From Library Journal
Throughout corporate America, organizational change has become one of the most embraced, yet perhaps the least understood, of all the hot-button issues. Editors Beer and Nohria (Harvard Business Sch.) present a keenly written summary of the findings from their August 1998 conference on change, which featured a diverse group of academics, consultants, and CEOs who have researched, enabled, or led successful corporate-change transformations. The book is organized around debates attended by the conference's "change masters," and the editors present what they perceive as the two main organizational change models in practice today: Theory E (creation of economic value) and Theory O (development of organizational capability). Chapters reveal opposing debates on the purpose of change, leading the change process, and the focus of change, among other topics. A synthesis by a conference moderator follows each debate and is in turn followed by a conference critique and an epilog by the authors indicating what you already could guess: they have not yet broken the "code of change" but have helped better understand organizational change and identify key strategic considerations. Highly recommended for university libraries supporting business curricula.DDale Farris, Groves, TX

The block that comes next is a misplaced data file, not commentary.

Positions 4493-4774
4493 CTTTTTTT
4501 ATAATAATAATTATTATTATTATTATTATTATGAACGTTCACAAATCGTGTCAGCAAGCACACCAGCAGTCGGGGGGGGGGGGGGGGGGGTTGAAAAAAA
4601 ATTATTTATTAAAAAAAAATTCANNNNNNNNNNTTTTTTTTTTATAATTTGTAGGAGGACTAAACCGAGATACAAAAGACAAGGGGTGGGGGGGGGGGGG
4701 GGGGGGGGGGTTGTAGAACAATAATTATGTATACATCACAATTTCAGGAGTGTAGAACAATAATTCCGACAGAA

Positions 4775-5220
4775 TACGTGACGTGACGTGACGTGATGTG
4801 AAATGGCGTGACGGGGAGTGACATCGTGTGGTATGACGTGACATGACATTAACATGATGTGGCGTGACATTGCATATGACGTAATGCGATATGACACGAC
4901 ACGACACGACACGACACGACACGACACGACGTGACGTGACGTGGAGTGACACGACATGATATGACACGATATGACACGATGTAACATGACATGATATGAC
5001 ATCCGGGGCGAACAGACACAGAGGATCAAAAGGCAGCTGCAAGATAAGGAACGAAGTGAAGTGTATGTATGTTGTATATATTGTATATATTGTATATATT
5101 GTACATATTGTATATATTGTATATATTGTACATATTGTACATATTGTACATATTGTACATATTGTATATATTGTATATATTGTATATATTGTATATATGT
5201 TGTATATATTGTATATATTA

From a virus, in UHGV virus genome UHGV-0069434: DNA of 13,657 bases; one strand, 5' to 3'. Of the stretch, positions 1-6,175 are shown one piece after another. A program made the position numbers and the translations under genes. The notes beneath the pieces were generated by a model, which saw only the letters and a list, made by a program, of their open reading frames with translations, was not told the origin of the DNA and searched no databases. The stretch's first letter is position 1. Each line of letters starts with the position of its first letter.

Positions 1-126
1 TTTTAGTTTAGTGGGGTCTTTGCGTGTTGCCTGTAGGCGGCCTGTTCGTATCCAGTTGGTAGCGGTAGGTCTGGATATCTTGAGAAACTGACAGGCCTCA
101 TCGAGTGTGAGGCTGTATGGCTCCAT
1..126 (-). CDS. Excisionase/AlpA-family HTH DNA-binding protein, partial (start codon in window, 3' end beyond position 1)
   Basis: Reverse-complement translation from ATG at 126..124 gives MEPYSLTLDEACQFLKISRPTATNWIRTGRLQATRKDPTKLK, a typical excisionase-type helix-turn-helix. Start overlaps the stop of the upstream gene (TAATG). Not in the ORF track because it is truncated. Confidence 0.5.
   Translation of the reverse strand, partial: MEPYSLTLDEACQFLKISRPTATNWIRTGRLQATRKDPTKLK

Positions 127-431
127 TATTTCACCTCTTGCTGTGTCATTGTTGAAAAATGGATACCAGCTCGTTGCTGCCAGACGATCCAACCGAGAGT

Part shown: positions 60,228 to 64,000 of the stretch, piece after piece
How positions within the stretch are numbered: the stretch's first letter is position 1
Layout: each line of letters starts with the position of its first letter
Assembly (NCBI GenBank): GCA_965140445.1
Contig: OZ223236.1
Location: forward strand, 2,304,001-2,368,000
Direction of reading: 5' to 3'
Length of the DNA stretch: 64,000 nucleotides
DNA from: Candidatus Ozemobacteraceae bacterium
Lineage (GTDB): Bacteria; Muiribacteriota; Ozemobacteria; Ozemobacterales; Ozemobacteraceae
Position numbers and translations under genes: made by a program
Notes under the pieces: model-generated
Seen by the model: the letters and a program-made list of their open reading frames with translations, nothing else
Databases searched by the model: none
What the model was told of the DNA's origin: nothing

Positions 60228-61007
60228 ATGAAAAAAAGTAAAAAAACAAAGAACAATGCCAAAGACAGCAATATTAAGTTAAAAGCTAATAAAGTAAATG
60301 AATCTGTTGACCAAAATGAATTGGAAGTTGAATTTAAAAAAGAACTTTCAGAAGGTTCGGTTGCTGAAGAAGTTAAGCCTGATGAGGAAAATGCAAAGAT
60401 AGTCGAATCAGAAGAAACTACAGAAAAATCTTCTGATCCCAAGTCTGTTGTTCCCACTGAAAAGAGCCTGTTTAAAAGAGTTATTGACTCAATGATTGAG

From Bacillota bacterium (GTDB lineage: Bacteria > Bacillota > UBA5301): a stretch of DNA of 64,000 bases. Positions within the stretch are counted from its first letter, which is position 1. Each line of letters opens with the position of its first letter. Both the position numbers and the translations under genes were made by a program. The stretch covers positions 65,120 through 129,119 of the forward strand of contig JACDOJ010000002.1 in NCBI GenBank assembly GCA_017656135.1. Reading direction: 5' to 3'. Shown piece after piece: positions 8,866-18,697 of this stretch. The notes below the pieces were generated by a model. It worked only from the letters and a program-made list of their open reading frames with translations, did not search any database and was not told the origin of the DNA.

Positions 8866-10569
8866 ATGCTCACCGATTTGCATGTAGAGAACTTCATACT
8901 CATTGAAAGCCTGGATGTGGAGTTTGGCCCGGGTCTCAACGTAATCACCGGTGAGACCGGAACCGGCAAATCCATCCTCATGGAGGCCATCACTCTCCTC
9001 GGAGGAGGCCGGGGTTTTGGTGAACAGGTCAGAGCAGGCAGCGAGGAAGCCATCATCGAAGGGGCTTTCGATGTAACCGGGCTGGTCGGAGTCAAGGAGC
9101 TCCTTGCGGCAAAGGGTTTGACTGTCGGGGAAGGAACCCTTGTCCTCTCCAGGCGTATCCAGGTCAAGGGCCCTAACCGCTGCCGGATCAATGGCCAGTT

Copyright 2000 Reed Business Information, Inc.
In the summer of 1998, Harvard Business School hosted a research conference to review developments, best practices, and research in the field of change management. Among the participants were 50 leading scholars from diverse academic disciplines and management practitioners that included CEOs and consultants. Those in attendance put forward conflicting models of change. Several case studies of major but very different change efforts were presented, and attendees could not even always agree whether these attempts at change had been successful. Here, the editors, both Harvard business professors, organize the papers presented at the conference using a point-counterpoint format that reflects the debates that took place. They first distill two underlying theories of change: Theory E (economic value-driven change) and Theory O (organizational capability-driven change). They follow with seven sections consisting of two papers by opposing debaters and a chapter by a moderator that attempts to synthesize ideas presented. Such contributing luminaries as Peter Senge, Warren Bennis, Chris Argyris, Sumantra Ghoshal, and Christopher Bartlett offer their views. David RouseCopyright © American Library Association. All rights reserved